Policing Domestic Abuse in the age of Austerity and “Lockdown”
THE media storm surrounding former SNP leader Alex Salmond has in many ways been fuelled by his confrontational approach to the sexual misconduct claims raised against him. These allegations came to the public’s attention when he commenced legal proceedings against the Scottish Government about their handling of investigations. Some consider this a smart move, others a political distraction from the underlying claims. It will be interesting to see how his case plays out given his very public profile.
The criminal offence of Controlling and Coercive behaviour in an intimate and family relationship should be of key significance to family lawyers. Family lawyers know all too well that allegations of harassment and domestic abuse are regularly raised in the context of a relationship breakdown - and instances of Controlling and Coercive behaviour from one partner or spouse towards the other may, once raised, play a significant role in both the divorce and any children proceedings. An allegation of Controlling and Coercive behaviour may give rise to a criminal complaint and an intrusive police investigation. Whether your client has accused their partner of Controlling and Coercive behaviour or is the subject to a police investigation following such an allegation, it is critical to synchronise the criminal and family law advice. This article provides guidance through the tricky and unpredictable process.
On 21 August 2018, the Home Office launched a consultation in respect of further revisions to the Police and Criminal Evidence Act 1984 (PACE) Codes of Practice. While the consultation period is no surprise (it is a statutory requirement), it is breath-taking that such basic standards of decency need to be introduced to the minimum standards of treatment for detained individuals.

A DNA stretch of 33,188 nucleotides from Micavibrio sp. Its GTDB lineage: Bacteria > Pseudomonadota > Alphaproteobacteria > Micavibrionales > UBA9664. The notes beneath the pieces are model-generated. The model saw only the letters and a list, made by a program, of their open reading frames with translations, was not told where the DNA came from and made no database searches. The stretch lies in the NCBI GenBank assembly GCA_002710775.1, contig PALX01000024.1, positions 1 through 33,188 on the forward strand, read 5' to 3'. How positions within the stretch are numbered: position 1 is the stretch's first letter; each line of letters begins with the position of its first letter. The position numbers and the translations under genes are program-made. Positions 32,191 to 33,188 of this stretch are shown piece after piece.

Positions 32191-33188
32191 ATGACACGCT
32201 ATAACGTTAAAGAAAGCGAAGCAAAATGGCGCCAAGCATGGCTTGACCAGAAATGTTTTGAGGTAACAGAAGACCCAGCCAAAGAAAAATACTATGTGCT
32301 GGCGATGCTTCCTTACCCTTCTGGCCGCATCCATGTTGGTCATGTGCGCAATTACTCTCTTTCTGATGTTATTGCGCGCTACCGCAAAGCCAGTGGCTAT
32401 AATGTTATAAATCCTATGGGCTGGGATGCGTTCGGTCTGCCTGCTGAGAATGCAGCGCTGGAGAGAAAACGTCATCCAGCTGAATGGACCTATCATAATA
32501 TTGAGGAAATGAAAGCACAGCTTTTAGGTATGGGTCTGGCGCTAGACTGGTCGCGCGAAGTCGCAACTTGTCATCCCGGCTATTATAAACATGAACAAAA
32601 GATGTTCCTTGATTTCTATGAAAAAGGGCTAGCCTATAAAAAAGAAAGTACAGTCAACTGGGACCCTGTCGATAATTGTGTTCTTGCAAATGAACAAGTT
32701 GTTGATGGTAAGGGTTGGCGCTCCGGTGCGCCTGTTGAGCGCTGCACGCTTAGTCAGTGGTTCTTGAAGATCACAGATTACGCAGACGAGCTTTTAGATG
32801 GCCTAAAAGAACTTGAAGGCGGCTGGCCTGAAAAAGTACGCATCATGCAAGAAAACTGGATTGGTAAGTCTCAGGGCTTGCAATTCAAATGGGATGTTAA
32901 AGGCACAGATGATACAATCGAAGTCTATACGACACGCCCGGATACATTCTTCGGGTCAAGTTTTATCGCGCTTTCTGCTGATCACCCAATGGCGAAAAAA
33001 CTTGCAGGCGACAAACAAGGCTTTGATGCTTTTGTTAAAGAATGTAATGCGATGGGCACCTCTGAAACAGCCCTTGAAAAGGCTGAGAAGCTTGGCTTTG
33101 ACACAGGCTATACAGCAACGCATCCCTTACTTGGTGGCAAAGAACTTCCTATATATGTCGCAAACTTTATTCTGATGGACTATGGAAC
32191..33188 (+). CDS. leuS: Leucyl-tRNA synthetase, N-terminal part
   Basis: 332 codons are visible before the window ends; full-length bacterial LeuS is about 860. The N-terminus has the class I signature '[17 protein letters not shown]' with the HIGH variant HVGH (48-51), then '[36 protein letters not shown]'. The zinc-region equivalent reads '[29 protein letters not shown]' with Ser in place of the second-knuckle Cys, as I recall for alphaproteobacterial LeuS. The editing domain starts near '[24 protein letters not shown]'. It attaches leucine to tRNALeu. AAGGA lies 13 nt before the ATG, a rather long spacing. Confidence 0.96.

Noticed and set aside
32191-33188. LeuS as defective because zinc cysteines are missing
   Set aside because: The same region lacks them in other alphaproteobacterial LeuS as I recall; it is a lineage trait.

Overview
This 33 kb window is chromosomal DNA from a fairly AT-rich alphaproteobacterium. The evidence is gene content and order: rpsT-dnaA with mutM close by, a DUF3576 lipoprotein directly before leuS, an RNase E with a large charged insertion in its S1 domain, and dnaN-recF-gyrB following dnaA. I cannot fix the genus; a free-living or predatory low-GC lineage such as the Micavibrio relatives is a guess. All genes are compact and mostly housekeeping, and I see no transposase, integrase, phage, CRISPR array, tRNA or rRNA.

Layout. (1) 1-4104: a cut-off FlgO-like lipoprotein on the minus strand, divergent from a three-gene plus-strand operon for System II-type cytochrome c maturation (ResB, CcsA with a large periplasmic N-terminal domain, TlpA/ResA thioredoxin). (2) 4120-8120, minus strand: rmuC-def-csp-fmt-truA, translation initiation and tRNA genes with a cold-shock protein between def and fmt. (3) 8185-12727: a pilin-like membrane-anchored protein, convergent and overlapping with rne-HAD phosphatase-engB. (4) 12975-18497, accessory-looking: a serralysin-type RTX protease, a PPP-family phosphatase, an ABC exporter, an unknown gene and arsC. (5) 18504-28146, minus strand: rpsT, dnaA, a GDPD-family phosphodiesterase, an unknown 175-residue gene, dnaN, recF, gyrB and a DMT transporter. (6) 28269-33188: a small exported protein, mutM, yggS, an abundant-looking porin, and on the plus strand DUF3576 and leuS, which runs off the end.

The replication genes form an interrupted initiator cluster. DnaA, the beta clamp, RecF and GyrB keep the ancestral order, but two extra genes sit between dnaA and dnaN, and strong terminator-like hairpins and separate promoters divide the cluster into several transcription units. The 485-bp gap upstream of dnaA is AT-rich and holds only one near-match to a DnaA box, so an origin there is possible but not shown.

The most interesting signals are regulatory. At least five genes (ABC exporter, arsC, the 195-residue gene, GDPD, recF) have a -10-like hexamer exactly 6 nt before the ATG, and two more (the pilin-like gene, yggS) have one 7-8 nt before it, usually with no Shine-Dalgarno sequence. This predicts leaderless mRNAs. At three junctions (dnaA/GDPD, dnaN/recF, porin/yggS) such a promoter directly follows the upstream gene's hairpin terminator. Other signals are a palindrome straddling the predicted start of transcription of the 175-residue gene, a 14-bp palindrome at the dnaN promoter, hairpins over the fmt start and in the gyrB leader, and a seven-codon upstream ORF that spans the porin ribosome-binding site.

Yesterday, the Attorney General’s Office issued a press release “More victims and their families get justice.” This is based on an assessment of Unduly Lenient Sentence Referral Scheme overseen by the Attorney General. While the statistics may be headline grabbing, further analysis suggests the system is in need of reform.
On 20 July 2018, the House of Commons Justice Committee released their report on the Disclosure of Evidence in Criminal Cases. Matthew Hardcastle, an Associate in our Criminal Litigation team, acted as a specialist advisor to the Committee during this inquiry.
Skip to content Home About Us Insights Services Contact Accessibility